Houstonia longifolia (Long-leaf Bluets)
|Also known as:||Long-leaf Houstonia, Long-leaf Summer Bluet|
|Habitat:||part shade, sun; moist to dry rocky or sandy soil; prairies, savannas, open woods, rock outcrops|
|Bloom season:||June - August|
|Plant height:||3 to 10 inches|
|Wetland Indicator Status:||none|
|MN county distribution (click map to enlarge):|
|National distribution (click map to enlarge):|
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Flowers are clustered in 2s or 3s at the ends of branching stems in the upper part of the plant. Individual flowers are about ¼ inch across, white to pale blue or occasionally pink, tubular with 4 sharply pointed lobes and 4 stamens with creamy white to yellow tips that turn blackish with age. The inside of the floral tube is hairy. The calyx cupping the flower is much shorter than the floral tube and has 4 narrowly triangular lobes. Flower buds are often pink.
Leaves and stem:
Basal leaves may be present but typically wither by flowering time. Stem leaves are narrow, to 1¼ inches long and ¼ inch wide, toothless and hairless, stalkless with a pointed tip. Attachment is opposite and there is a small whitish triangular appendage (stipule) on opposite sides the leaf node. Stems are 4 sided with rounded corners, mostly smooth except sometimes minutely hairy along the angles, especially on the lower stem, and either branched or unbranched except in the flower clusters.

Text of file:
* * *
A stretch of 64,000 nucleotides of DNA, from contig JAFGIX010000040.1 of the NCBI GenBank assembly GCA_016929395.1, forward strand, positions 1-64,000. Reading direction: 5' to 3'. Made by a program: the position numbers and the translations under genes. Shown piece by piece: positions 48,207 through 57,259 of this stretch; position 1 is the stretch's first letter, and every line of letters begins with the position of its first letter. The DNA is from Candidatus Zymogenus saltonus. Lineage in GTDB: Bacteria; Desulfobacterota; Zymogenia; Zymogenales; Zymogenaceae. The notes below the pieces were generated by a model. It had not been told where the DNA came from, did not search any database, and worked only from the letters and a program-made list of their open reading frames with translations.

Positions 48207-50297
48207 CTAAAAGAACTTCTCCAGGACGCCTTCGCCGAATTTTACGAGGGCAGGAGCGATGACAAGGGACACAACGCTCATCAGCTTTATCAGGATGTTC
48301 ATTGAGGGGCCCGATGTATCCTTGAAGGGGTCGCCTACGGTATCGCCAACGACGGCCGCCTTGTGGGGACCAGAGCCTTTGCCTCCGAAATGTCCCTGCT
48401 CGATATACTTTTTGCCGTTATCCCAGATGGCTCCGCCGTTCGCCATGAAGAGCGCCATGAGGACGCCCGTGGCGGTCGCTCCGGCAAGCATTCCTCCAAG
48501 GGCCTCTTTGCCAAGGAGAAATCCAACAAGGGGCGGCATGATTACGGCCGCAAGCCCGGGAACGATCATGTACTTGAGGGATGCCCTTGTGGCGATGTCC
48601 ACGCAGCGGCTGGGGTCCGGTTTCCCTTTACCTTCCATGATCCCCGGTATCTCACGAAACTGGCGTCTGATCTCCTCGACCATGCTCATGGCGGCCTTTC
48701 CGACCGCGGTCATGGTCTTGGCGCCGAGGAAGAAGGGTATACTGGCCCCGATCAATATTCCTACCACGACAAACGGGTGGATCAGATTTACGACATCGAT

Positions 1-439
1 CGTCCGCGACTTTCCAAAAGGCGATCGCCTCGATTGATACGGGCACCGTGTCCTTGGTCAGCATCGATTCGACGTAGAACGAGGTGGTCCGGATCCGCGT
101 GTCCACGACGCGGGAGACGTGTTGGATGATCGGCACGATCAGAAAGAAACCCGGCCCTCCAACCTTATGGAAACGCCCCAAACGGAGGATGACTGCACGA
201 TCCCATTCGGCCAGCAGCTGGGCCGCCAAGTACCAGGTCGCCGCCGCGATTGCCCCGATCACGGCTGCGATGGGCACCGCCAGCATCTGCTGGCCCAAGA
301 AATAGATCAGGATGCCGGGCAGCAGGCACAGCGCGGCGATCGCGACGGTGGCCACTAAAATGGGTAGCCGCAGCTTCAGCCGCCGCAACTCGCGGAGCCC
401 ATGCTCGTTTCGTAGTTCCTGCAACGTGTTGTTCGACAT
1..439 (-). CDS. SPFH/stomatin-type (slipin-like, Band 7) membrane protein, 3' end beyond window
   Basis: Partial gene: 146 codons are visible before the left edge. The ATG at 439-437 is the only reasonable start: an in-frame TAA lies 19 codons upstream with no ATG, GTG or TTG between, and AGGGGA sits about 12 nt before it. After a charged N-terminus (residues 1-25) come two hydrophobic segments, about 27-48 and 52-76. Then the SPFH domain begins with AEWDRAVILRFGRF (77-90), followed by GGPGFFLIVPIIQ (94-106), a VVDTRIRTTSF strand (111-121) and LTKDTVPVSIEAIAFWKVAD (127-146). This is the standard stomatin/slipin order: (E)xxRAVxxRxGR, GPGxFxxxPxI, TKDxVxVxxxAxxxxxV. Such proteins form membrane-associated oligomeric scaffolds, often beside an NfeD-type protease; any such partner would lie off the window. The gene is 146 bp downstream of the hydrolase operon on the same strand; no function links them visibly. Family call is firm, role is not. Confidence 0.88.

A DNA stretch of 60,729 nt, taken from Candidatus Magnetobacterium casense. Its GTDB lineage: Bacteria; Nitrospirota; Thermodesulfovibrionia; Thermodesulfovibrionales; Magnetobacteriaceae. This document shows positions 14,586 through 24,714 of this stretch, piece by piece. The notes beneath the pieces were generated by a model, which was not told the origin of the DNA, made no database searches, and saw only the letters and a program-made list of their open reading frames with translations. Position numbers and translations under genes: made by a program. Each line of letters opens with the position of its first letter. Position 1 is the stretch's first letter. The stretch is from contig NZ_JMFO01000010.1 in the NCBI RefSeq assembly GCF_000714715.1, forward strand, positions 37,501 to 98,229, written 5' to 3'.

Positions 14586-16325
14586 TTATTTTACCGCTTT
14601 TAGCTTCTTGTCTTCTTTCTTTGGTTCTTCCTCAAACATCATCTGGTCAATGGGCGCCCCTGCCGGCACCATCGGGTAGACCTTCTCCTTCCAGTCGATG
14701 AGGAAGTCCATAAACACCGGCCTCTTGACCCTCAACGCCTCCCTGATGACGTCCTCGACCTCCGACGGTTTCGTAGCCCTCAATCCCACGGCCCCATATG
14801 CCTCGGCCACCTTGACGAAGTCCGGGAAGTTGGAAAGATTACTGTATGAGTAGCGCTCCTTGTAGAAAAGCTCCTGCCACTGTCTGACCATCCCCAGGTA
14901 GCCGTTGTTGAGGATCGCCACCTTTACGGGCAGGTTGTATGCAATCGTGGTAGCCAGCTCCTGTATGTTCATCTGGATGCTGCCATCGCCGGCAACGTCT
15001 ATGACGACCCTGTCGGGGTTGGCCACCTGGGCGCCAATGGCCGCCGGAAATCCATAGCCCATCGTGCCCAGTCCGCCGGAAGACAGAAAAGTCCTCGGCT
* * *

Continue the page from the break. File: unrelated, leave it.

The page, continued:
Long-leaf Bluets are easily recognized by its tiny, 4-petaled flowers that are white to pink to pale blue, its square stems and opposite, oblong-linear leaves with triangular stipules. Its taxonomy has switched back and forth between Hedyotis longifolia and Houstonia longifolia with the latter being the currently recognized name.
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- Long-leaf Bluets plants
- more plants
- rocky habitat
- prairie habitat
- basal leaves typically wither by flowering time
- pink flowered Bluets
Photos by K. Chayka taken at Wild River and Interstate State Parks, Chisago County. Photos by Peter M. Dziuk taken in Chisago and Redwood counties. Houstonia longifolia (fruit) by Keir Morse used under CC BY-NC-SA 3.0.
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